The Goslin Decision’s Impact on Possessing Weapons on School Property

As our viewers are aware, earlier, we posted about the Superior Court’s monumental decision in Commonwealth v Goslin, where the court, en banc, held that the “plain meaning of Section 912(c) provides two separate defenses: possessing and using a weapon on school property ‘in conjunction with a lawful supervised school activity’ as well as possessing ‘for other lawful purpose’.” (emphasis added)

But what does this mean? What is the impact? And why did the court remand the case to the trial court for a new trial?

First, it is extremely important to note that although this is an extremely favorable decision, the law provides that either of the separate two defenses are just that – defenses. Specifically, Section 912(c) provides:

It shall be a defense that the weapon is possessed and used in conjunction with a lawful supervised school activity or course or is possessed for other lawful purpose.

This means that the Commonwealth can charge you and force you to raise Section 912(c) as a defense and be acquitted by way of the defense, if you are legally entitled to the defense.

But what does that mean? Well, everyone wants bright line rules but unfortunately, in most cases, there aren’t bright line rules, when you wade into the minutiae of scenarios that can arise. So, let’s talk about what are the bright line rules from this decision:

  1. If you are prohibited from possessing a certain type of weapon (such as firearms or stun guns), you cannot utilize this defense, as you would not be in lawful possession of the weapon and therefore would not have a lawful purpose.
  2. If one is required to have special licensing to possess the weapon (such as a license to carry firearms (“LTCF”)) and you do not have an LTCF, you cannot utilize this defense, as you would not be in lawful possession of the weapon and therefore would not have a lawful purpose.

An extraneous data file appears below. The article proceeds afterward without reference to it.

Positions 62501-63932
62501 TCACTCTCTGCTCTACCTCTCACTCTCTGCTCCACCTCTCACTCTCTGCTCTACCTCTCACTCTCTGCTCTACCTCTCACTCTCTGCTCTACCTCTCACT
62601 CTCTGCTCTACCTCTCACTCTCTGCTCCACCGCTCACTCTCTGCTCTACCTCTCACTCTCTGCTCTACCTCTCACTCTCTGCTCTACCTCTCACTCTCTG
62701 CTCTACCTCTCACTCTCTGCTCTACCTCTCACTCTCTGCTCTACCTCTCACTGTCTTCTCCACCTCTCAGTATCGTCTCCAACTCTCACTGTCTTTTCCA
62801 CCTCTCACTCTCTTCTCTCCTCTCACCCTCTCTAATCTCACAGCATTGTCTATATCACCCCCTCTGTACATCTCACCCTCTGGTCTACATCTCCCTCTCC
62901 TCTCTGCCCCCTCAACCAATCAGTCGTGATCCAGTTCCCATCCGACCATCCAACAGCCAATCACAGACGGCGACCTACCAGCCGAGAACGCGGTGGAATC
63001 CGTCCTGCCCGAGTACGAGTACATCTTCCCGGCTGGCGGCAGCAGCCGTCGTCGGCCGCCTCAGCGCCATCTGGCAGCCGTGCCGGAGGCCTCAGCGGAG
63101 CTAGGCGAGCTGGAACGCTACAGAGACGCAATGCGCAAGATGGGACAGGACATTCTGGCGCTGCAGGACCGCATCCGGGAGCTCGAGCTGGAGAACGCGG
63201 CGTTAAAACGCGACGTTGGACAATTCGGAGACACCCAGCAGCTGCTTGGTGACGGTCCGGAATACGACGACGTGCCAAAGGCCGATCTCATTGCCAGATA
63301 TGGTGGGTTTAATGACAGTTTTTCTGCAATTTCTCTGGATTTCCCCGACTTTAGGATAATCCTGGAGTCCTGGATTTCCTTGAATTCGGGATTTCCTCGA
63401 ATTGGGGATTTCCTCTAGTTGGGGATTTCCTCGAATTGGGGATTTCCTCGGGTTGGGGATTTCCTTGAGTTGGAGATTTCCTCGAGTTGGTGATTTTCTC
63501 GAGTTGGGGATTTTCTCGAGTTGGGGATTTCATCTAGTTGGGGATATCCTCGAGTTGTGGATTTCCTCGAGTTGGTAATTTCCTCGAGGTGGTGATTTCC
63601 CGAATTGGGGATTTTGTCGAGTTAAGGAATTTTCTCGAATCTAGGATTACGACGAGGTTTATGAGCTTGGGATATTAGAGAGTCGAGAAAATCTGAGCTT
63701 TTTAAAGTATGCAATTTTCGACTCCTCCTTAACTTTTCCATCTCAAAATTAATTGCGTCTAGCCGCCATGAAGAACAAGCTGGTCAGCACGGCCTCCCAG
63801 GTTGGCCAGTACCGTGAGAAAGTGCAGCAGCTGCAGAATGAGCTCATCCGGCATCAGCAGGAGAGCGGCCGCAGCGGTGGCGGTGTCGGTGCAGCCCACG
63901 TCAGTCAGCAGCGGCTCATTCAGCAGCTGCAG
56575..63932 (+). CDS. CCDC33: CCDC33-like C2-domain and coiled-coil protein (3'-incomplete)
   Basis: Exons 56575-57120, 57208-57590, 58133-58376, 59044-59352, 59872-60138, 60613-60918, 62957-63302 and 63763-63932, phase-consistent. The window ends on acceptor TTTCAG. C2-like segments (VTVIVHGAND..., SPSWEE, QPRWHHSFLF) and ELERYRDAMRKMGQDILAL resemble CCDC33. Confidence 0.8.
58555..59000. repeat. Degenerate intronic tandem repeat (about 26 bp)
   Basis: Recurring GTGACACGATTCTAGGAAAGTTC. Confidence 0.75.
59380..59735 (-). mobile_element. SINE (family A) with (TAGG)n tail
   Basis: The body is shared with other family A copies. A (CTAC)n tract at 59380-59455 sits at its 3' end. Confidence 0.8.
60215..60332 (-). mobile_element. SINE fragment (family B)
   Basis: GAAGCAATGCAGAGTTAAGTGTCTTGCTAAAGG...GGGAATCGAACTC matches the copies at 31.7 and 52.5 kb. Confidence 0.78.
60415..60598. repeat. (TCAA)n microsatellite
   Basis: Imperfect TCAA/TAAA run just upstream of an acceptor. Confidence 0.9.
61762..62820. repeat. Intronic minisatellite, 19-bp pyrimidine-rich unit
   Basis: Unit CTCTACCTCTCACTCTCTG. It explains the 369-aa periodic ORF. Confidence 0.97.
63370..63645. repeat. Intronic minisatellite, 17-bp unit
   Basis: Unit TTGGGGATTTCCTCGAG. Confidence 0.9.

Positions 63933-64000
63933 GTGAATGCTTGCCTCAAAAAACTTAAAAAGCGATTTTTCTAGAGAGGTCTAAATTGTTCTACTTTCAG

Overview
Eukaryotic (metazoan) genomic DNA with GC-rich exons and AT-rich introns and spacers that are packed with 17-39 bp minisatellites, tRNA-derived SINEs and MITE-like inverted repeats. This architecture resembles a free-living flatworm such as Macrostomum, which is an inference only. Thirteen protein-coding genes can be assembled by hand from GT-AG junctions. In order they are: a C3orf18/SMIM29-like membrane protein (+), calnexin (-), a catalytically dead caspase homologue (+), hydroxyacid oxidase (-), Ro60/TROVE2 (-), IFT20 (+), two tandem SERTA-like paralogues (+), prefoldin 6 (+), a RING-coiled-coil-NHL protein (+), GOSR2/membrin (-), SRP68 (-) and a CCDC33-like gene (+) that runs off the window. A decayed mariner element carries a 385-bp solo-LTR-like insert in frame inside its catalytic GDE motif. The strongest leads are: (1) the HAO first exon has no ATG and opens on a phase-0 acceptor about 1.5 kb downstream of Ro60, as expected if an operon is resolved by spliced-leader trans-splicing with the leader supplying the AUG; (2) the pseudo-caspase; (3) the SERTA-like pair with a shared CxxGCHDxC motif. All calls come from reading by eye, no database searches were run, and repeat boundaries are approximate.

3. If you intend to commit or actually do use your firearm to commit a crime on school grounds, you cannot utilize this defense, as you would have an unlawful purpose.

But, what if I am not prohibited from possessing a certain type of weapon, have the requisite licensing (if any) to possess the weapon and am carrying the weapon for purposes of self-defense, can I possess the weapon on school grounds?

Based on this decision (and other arguments under the PA and US Constitutions), you would be entitled to the defense found in Section 912(c); however, as mentioned above, nothing would prevent the District Attorney from charging you and forcing you to prove your defense. Now, that being said, few law enforcement officers are going to want to charge someone in this situation, because if they do, and the charges are dismissed or you are acquitted, you can bring a civil rights action under 42 U.S.C. 1983 against them for violating your rights.

Ok, but what if I need to utilize the weapon I am carrying on school grounds, let’s say for purpose of self-defense?